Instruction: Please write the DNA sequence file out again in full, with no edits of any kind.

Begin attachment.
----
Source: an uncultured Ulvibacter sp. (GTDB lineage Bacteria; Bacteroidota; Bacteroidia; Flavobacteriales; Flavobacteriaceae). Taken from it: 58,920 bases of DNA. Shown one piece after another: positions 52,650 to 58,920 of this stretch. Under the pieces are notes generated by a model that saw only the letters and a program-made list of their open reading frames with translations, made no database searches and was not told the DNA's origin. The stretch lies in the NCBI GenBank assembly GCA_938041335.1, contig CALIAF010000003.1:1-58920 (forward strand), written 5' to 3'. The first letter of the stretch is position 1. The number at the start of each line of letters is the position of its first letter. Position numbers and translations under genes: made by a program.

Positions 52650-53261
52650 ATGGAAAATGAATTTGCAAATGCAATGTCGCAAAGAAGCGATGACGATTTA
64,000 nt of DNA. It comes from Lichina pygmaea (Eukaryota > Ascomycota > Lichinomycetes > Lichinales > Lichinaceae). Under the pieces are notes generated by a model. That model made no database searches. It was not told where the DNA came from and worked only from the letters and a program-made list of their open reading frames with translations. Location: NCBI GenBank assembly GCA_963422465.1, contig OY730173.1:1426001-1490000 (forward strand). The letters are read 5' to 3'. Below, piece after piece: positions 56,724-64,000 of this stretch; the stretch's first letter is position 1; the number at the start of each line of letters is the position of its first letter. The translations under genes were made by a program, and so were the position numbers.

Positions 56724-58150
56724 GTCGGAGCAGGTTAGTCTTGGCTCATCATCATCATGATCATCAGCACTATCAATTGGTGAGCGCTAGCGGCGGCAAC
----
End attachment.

Source: an uncultured Ulvibacter sp. (GTDB lineage Bacteria; Bacteroidota; Bacteroidia; Flavobacteriales; Flavobacteriaceae). Taken from it: 58,920 bases of DNA. Shown one piece after another: positions 52,650 to 58,920 of this stretch. Under the pieces are notes generated by a model that saw only the letters and a program-made list of their open reading frames with translations, made no database searches and was not told the DNA's origin. The stretch lies in the NCBI GenBank assembly GCA_938041335.1, contig CALIAF010000003.1:1-58920 (forward strand), written 5' to 3'. The first letter of the stretch is position 1. The number at the start of each line of letters is the position of its first letter. Position numbers and translations under genes: made by a program.

Positions 52650-53261
52650 ATGGAAAATGAATTTGCAAATGCAATGTCGCAAAGAAGCGATGACGATTTA
64,000 nt of DNA. It comes from Lichina pygmaea (Eukaryota > Ascomycota > Lichinomycetes > Lichinales > Lichinaceae). Under the pieces are notes generated by a model. That model made no database searches. It was not told where the DNA came from and worked only from the letters and a program-made list of their open reading frames with translations. Location: NCBI GenBank assembly GCA_963422465.1, contig OY730173.1:1426001-1490000 (forward strand). The letters are read 5' to 3'. Below, piece after piece: positions 56,724-64,000 of this stretch; the stretch's first letter is position 1; the number at the start of each line of letters is the position of its first letter. The translations under genes were made by a program, and so were the position numbers.

Positions 56724-58150
56724 GTCGGAGCAGGTTAGTCTTGGCTCATCATCATCATGATCATCAGCACTATCAATTGGTGAGCGCTAGCGGCGGCAAC